When comparing Shaw’s analysis in chapters 9 and 10 with what I had via Micawber and other sources, I was impressed.  He offers improvements to existing theory at every turn, and he does a fairly good job at explaining what’s going on instead of just dumping reams of wordless analysis onto the page.  (Fear not, lovers of wordless analysis.  There’s plenty of it here.)  I’m not an expert on the King’s Gambit, but I felt like Shaw was offering an honest assessment of the lines in question, refusing to gloss over the problematic continuations for both Black and White.  It reminded me an academic study of the opening, soberly and judiciously taking up all the evidence and offering readers an extremely well-considered snapshot of the lay of the land.

Some may find the book’s size and claim to comprehensive coverage overwhelming.  This is not a repertoire book like Pert’s; no, this is an encyclopedia.  It seems to me that Shaw might have thrown his less dogged readers a bone with a chapter length overview of theory and his conclusions.  Club players would have benefitted from a discussion of general themes, recommended (and non-recommended) variations, key innovations, etc.  My guess is that thirty or so pages would have sufficed.  Were such a chapter keyed to the rest of the book with, say, markings on the fore edge, it would have been a welcome addition.  I also suspect that a repertoire-style rendering and abridgement of this work would sell well, especially to club players.

Anyone who plays the King’s Gambit will need to buy this book.  Anyone who plays against the King’s Gambit will have to at least borrow this book from a friend, just to make sure that Shaw hasn’t busted their favored response!  It is really an impressive work, and it was well worth the wait.  Well done, Mr. Shaw.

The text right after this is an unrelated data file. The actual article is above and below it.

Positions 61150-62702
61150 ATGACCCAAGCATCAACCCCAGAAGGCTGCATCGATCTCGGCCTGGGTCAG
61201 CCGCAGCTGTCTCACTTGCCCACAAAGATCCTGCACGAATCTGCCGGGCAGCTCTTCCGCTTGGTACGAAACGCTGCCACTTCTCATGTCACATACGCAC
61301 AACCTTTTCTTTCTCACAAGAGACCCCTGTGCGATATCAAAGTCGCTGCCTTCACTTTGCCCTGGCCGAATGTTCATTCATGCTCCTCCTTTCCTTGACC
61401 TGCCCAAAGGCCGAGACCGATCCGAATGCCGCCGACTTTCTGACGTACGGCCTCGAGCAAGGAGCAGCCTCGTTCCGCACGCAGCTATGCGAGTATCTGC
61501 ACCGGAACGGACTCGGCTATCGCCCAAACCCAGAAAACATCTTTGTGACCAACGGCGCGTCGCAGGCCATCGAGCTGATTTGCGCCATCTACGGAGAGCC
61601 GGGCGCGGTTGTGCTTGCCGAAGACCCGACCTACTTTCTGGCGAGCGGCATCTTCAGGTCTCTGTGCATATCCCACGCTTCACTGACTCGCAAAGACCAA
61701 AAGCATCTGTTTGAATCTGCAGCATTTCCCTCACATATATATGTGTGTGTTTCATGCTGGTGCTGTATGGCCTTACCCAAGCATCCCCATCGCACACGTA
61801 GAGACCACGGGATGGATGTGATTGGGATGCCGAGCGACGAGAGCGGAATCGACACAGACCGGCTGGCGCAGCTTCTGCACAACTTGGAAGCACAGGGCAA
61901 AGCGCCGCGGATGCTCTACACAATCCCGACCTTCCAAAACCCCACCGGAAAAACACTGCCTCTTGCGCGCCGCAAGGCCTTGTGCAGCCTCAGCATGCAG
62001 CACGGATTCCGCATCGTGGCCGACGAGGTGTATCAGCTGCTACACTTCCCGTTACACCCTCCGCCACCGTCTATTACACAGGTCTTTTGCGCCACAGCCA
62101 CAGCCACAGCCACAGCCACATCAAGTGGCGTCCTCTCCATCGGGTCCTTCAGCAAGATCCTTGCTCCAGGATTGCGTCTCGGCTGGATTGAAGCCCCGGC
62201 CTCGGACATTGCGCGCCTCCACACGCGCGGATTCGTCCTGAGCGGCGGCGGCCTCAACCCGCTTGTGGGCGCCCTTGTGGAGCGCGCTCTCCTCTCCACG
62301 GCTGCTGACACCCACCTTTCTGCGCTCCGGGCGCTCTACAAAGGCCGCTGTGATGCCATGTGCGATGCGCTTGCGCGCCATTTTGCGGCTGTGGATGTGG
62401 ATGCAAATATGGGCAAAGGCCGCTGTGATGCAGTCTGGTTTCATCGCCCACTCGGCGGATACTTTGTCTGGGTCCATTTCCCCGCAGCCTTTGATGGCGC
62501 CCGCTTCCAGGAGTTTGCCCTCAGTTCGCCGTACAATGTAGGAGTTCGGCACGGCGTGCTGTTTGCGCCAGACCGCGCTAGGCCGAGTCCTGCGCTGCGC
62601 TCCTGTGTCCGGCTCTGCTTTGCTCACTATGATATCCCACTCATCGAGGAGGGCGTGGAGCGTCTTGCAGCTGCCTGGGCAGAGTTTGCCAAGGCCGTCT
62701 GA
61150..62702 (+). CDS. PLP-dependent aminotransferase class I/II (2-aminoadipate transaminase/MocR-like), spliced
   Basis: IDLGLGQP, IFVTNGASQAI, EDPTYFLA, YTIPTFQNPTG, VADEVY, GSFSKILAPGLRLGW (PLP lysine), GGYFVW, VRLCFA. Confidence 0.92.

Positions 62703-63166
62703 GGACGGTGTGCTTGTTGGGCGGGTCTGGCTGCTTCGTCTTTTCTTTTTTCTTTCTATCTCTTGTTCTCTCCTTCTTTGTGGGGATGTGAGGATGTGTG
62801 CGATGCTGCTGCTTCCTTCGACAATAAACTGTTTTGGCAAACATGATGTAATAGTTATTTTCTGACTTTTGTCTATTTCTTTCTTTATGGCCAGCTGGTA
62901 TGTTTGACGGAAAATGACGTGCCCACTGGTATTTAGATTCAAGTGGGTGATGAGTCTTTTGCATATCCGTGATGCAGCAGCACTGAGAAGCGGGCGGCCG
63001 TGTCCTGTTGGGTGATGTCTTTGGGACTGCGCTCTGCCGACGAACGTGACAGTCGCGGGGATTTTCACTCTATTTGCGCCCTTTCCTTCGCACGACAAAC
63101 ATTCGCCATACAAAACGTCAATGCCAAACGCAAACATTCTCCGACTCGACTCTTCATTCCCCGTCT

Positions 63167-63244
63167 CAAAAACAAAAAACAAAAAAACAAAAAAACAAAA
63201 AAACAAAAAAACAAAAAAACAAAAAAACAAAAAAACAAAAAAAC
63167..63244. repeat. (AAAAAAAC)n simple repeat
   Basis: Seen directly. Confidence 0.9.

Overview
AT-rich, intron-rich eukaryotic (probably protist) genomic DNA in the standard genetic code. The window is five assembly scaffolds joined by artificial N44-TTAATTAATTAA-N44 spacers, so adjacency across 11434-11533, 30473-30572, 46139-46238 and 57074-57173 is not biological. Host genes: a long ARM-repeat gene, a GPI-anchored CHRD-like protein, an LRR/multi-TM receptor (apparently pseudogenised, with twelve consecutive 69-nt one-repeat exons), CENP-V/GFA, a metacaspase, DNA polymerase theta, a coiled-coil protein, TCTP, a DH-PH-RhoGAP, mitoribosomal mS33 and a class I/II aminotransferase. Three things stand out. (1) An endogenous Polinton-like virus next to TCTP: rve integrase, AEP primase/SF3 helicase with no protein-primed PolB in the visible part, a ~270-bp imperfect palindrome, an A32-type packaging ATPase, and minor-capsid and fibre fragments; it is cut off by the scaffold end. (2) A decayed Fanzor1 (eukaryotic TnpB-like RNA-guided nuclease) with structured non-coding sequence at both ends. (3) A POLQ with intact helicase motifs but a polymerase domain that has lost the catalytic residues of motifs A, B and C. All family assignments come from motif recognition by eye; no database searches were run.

Note: Neurotics such as myself will be glad to know that the spine is sufficiently strong to support all 680 of those pages, and the book lies flat without (visibly) damaging it.

While my review of Shaw’s book was based mainly (though not exclusively) on my study of a small sample, my review of Richard Pert’s new book Playing the Trompowsky: An Attacking Repertoire is the fruit of intensive study and analysis.  I have gone through the majority of the analysis in the book – excluding the chapters on 1.d4 d5 2.Bg5, although I may return to them in the near future – and checked it with powerful incarnations of Houdini and Stockfish via the Chessbase Cloud.  I am currently testing it in my games, both online and over the board.  The jury’s still out on my handing of the Tromp, but Pert has done both the Trompowsky and himself justice with this book.

The subtitle of Pert’s book is “An Attacking Repertoire,” and the marketing department at Quality Chess is not exaggerating on this point.  Pert, an IM who has played the Tromp for at least 15 years, has modeled his suggested repertoire on some highly aggressive lines being played by the world’s best players.  For those of us who might not be as skilled in the breathing of attacking fire, he also includes – at least in the Tromp chapters – calmer alternatives that still retain some bite.